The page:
The MMRCA deal was expected by the end of this year, but it will take another month or so before coming through, all because of an investigation at the beginning of the year into a file relating to the commercial bids of the vendors going missing and later found at a Delhi roadside.
Among the defence deals that were expected but did not fructify was that for the M777 ultra-light howitzers from the BAE Systems stable, 145 of which India wanted to buy from the US under the foreign military sales route. But after a portion of the guns' field trials were leaked, the order faced a time overrun in view of an investigation ordered by the defence ministry into the leak.
Some of the other deals, expected this year but which did not materialise included the finalisation of the tender for 22 attack helicopters which was reportedly won by Boeing's Apache Longbow; the completion of the tendering process for 15 heavy-lift helicopters that is also in its final stages, and the 197 light utility helicopters for the army and the air force, the fate of which is not known yet and could take a long while for a decision.
India also failed to sign a deal for IAF's basic trainer requirement of 75 aircraft. The Swiss Pilatus PC-7 was finalised as the winner of the tender, but a final deal is yet to be sealed, which may come about only in early 2012.
Among the capacity-builders the Indian armed forces obtained this year were the indigenous stealth frigate of the Shivalik class, INS Satpura, that was inducted in August; commissioning of the fleet tanker, INS Deepak, in January that can carry supplies to Indian warships sailing far away from the mainland so they are in operation mode for months; and induction of over 100 upgraded AN-32 medium-lift Soviet-era transport planes.
India also placed an order with a Sri Lankan shipyard in October for 80 fast interceptor craft for its newly-raised Sagar Prahari Bal that is tasked to protect coastal strategic assets of the country.
It also signed a contract with a South Korean shipyard for building eight minesweepers that protect the harbour fronts from being mined by enemy submarines.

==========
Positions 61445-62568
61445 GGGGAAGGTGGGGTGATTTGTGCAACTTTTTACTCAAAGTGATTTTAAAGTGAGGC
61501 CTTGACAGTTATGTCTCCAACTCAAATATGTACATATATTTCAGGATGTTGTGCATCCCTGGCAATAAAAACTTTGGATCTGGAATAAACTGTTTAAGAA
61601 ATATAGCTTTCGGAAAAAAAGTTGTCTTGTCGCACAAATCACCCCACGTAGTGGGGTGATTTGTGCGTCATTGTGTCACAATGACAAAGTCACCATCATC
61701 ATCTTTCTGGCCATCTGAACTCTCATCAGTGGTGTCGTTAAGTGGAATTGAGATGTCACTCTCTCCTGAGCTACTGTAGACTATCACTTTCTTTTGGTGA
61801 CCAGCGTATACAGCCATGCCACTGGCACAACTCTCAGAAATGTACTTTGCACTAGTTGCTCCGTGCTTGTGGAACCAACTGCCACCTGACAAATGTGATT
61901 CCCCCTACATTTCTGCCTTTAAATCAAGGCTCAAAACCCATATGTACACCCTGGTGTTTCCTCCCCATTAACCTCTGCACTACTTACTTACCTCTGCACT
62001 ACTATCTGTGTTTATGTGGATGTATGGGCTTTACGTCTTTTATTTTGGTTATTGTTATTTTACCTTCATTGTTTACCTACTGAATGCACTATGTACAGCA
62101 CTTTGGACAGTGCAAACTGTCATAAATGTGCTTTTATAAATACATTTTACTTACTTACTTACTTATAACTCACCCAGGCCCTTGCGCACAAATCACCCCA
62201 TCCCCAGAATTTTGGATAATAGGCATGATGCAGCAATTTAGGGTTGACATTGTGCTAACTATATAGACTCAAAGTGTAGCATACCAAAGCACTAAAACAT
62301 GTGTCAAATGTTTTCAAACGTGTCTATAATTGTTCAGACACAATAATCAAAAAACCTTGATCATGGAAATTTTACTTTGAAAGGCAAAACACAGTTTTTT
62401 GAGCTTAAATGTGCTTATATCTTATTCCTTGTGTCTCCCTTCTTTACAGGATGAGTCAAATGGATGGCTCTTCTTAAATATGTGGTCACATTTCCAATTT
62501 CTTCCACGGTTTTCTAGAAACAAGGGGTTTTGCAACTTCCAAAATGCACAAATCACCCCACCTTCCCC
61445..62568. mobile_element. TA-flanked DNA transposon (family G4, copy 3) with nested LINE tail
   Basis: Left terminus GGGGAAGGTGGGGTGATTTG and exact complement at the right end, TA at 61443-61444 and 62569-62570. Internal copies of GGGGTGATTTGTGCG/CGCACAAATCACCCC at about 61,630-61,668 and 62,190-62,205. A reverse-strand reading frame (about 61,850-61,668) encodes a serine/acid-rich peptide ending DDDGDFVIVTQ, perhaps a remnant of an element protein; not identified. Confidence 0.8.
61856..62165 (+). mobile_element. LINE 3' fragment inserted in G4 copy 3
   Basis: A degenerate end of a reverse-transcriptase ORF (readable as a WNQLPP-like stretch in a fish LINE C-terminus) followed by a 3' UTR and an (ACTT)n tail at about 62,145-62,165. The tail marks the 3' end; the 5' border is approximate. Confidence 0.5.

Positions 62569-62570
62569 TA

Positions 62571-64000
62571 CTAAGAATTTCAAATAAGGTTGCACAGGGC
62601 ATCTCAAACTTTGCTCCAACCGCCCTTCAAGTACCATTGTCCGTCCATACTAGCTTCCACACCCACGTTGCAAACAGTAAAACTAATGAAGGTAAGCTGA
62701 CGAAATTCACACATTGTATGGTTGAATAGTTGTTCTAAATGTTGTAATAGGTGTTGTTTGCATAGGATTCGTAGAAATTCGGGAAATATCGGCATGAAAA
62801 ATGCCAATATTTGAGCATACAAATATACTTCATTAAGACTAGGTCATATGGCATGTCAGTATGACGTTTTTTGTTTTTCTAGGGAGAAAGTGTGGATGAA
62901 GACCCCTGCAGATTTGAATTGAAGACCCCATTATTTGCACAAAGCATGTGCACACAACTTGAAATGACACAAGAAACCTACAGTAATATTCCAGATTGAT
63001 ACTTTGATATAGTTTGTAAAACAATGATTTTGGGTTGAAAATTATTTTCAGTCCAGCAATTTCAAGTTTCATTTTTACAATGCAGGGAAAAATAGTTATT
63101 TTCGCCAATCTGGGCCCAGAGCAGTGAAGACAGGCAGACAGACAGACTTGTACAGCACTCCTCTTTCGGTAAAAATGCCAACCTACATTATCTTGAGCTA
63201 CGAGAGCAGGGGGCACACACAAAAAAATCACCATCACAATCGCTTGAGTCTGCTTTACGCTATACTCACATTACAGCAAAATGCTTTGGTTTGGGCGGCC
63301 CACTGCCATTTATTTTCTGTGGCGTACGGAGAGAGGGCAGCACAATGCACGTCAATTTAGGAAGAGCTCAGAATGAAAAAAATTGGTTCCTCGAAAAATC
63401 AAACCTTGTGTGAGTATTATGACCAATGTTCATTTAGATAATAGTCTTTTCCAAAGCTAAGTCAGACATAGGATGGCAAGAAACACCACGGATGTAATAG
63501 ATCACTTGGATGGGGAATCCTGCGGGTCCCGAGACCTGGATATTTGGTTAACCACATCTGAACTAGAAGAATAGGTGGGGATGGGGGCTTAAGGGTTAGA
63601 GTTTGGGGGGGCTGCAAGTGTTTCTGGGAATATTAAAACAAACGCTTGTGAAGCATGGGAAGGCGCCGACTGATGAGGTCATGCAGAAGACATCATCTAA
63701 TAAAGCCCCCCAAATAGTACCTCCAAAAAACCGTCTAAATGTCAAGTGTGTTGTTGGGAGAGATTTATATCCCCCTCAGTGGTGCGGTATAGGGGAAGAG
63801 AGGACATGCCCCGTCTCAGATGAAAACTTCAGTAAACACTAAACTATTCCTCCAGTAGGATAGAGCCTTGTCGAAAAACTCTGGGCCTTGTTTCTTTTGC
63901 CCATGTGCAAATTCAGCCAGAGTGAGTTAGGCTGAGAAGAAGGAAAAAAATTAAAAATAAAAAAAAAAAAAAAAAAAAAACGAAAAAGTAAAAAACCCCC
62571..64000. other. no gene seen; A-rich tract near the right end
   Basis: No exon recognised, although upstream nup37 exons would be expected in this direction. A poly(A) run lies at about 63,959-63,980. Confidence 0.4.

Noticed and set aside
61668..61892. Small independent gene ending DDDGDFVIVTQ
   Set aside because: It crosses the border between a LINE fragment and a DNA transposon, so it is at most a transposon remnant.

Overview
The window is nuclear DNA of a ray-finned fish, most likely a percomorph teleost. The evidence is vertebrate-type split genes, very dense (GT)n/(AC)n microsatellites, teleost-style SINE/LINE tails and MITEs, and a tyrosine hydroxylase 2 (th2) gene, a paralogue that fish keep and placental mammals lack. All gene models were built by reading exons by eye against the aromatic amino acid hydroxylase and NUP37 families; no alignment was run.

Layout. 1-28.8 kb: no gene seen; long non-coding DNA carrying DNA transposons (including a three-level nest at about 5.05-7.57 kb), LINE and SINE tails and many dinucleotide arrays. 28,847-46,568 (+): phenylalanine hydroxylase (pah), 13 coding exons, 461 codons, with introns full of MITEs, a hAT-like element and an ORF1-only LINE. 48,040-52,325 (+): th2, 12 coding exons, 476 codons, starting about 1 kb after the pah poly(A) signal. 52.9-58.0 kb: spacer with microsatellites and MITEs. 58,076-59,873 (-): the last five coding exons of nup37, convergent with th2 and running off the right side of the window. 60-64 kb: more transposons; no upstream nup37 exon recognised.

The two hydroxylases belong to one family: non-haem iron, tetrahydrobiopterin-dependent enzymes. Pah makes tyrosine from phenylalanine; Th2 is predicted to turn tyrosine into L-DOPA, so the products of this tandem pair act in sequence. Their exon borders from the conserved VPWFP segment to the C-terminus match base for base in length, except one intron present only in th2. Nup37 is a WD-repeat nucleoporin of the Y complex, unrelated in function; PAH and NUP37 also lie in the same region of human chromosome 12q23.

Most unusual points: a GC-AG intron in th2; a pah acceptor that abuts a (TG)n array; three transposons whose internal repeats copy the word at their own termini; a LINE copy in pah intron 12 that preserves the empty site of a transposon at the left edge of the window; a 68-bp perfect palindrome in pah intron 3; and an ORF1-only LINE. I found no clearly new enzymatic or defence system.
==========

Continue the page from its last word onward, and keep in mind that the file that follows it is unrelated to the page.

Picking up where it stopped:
This year also saw the Defence Research and Development Organisation testing the 3,500-km range Agni-IV in November, apart from a score of missiles such as 2,000-km range Agni-II and Shourya short-range ballistic missiles that provide India a significant second strike nuclear weapons capability.
All these missile tests were in preparation for putting India in the over 5,000-km range inter-continental ballistic missile league and DRDO plans and prepares to test the Agni-V, which has this capability, in early 2012.
Defence modernisation: Critical deals materialised, others faced time overruns
New Delhi : Here's the lowdown on what India accomplished in its defence modernisation and procurement plans in 2011 and what it could not complete.
What Was Done:
* Deal for 10 Boeing C-17s signed with the US for $4.1 billion.
* Deal for upgrading 51 Mirage-2000 jets signed for $2.4 billion with French manufacturer Dassault. * Six Lockheed Martin C-130J Super Hercules for special forces operations delivered.
* INS Deepak fleet tanker inducted.
* Order placed with Korean shipyard for eight minesweepers.
* Deal for 80 fast interceptor craft signed with Sri Lanka.
What Wasn't Done
* Deal for 126 combat planes yet to be signed.
* Deal for 145 M777 ultra-light howitzers still to be signed.
* Deal for 22 attack helicopters still to be clinched.
* Winner of order for 15 heavy-lift helicopters yet to be announced
* Winner of order for 197 light-utility helicopters still be decided.